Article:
That said, there’s a member of the Progs’ statewide ticket who is, inadvertently, doing all he can to annoy the elephant. That would be Ben Eastwood, Prog candidate for Secretary of State.

Yes, the same Ben Eastwood who shot down a motion to endorse Democratic incumbent Jim Condos by calling him a “crony capitalist” because of his former employment by Vermont Gas Systems. Which also, it must be said, gave Eastwood a clear shot at the Prog nomination.

Well, Eastwood has spent the first couple months of his “campaign” barely addressing the office he’s running for, and making often-incendiary comments on his current fixation: the Israeli military action in Gaza. He’s agin’ it, very strongly. And he has a right to express his opinions, but when I look at his Facebook page of message after message about the Middle East, I wonder if he’s really serious about becoming Secretary of State. The last time he mentioned the campaign on his Facebook page was June 12, when he’d just finished collecting petition signatures to qualify for the ballot.

Yes, I know he’s not going to win and so does he. But if he accepts a party’s nomination for a high office, he should at least present the appearance of engagement.

Beyond that, he’s been picking a fight with a couple of well-known Democrats over on Green Mountain Daily — Dem state committee alternate member Jack McCullough and Montpelier City Clerk John Odum by name. The details of the argument are many, and if you want to follow it, click on the link. The point is, Ben Eastwood, Progressive Party candidate for Secretary of State, is stirring up trouble with Democrats on an issue that has nothing to do with Vermont politics. He should know better, and he should be more responsible.

After all, this is happening at the very time that Dean Corren, Progressive candidate for Lieutenant Governor, is actively seeking Democratic support — and trying to overcome any bruised feelings that might exist from past Prog-to-Dem insults.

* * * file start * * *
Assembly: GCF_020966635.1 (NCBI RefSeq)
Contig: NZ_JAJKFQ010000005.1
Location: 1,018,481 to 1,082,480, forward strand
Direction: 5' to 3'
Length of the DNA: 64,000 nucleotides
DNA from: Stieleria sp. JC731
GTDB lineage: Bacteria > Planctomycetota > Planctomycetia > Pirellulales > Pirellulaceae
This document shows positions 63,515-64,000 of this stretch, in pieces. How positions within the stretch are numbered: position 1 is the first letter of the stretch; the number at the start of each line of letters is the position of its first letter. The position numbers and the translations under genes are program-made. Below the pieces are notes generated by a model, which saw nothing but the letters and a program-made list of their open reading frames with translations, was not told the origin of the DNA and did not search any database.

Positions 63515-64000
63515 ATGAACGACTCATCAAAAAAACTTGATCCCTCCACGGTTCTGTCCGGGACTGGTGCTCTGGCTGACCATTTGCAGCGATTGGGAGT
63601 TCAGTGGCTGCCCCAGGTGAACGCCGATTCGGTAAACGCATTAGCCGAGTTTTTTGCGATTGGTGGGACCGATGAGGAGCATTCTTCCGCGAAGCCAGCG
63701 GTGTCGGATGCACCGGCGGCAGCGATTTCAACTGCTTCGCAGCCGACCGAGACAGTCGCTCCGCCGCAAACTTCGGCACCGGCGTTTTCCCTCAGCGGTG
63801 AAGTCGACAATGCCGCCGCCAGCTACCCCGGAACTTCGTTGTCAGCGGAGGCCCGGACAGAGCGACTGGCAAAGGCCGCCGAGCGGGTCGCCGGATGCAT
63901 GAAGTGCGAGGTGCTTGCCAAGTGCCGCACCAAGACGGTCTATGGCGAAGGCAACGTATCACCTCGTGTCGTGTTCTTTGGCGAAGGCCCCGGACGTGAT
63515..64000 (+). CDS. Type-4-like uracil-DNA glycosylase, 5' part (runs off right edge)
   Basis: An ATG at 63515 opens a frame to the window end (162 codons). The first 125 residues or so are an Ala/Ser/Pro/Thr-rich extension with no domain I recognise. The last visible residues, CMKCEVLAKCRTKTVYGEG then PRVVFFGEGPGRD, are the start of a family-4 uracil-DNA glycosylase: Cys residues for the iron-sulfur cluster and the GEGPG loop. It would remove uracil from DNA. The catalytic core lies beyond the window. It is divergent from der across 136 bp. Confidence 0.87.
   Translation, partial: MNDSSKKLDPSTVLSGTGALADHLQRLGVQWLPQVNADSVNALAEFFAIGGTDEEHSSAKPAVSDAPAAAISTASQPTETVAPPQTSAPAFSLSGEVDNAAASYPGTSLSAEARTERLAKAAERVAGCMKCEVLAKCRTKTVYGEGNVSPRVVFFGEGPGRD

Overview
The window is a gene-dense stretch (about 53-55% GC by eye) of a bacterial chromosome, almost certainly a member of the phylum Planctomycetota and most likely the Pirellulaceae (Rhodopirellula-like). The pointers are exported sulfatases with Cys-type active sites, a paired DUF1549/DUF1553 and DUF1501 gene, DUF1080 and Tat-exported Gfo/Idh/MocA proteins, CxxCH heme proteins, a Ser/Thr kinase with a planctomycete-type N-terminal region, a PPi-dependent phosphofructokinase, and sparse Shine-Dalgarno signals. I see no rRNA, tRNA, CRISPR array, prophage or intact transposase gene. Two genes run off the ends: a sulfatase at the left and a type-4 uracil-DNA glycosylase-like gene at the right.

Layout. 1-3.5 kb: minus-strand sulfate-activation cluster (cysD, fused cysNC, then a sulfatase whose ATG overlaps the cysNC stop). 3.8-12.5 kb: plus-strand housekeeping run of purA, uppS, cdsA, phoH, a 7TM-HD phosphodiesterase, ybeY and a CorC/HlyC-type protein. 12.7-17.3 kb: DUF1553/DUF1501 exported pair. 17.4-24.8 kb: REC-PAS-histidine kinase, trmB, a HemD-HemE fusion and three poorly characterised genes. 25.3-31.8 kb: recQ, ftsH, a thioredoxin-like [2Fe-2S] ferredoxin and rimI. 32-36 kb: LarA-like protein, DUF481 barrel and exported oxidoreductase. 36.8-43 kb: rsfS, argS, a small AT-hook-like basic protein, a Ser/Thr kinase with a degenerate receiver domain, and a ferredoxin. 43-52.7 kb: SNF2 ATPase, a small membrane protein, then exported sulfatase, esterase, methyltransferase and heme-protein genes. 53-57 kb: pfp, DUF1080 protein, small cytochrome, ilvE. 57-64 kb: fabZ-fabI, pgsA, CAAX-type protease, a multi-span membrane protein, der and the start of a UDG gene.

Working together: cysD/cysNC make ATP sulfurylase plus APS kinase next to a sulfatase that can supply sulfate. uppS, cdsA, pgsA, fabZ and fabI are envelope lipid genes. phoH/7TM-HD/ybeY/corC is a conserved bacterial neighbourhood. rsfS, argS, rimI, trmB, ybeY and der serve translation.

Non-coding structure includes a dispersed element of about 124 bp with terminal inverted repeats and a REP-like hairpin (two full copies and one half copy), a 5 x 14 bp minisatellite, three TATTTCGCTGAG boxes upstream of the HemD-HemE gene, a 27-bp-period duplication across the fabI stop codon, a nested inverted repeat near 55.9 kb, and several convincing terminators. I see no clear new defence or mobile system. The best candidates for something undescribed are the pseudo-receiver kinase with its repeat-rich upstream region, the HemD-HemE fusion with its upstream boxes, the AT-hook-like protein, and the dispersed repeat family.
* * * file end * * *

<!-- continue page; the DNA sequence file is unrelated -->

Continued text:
Seeking support from, among others, the colleagues and friends of Jack McCullough.

Here’s a tip, Mr. Eastwood. If you accept the honor of a party’s nomination, you assume responsibility for being a public face of your party and fostering your party’s image and prospects. You have a duty to focus on your own campaign and the office you seek, and temporarily stick a sock in it regarding other issues.

Any member of the Democratic state committee would be well within their bounds if, when called upon by Dean Corren, they asked him about his running mate, Ben Eastwood. It’d be perfectly appropriate for any member of the media to ask Corren if he supports Eastwood.

In addition to the trouble Eastwood is stirring up right now, there’s also the problem of his publicly-available record. He is either a vaccine truther or he’s strongly sympathetic with those who believe that vaccines are poison. He’s vehemently opposed to wind power. And he’s given hints of secessionist leanings.

To top it all off, remember the Progressive gubernatorial primary two years ago, when the Progs chose not to run a candidate and anti-wind extremist Annette Smith launched a last-minute write-in bid to secure the Prog nomination? Party stalwart Martha Abbott agreed to put her name up as a write-in, to keep the nomination from falling into Smith’s hands. After all, it would have been harmful to the Progs’ aspirations to have a person with an extreme and non-Prog agenda as the party’s standard bearer.

Well, Eastwood apparently wasn’t aware of Smith’s candidacy until after the fact, but he then wrote “I wish I’d known about Annette Smith’s write in campaign, and I would have written her in…” 

He would have written in Annette Smith over Martha Abbott? In spite of the clear and obvious wishes of his own Progressive Party?

And now, two years later, he gets one of the top spots on the Progressive ticket?

He certainly isn’t treating that honor, nor the office of the Secretary of State, nor the Progressive Party, nor the Democrats, with the respect they deserve. In so doing, he is hurting the Progs’ case to be taken seriously as a fully-formed, mature party capable of governing. Having someone like Eastwood on the statewide ticket makes ’em look more like a larger Liberty Union Party than a convincing alternative to the Democrats.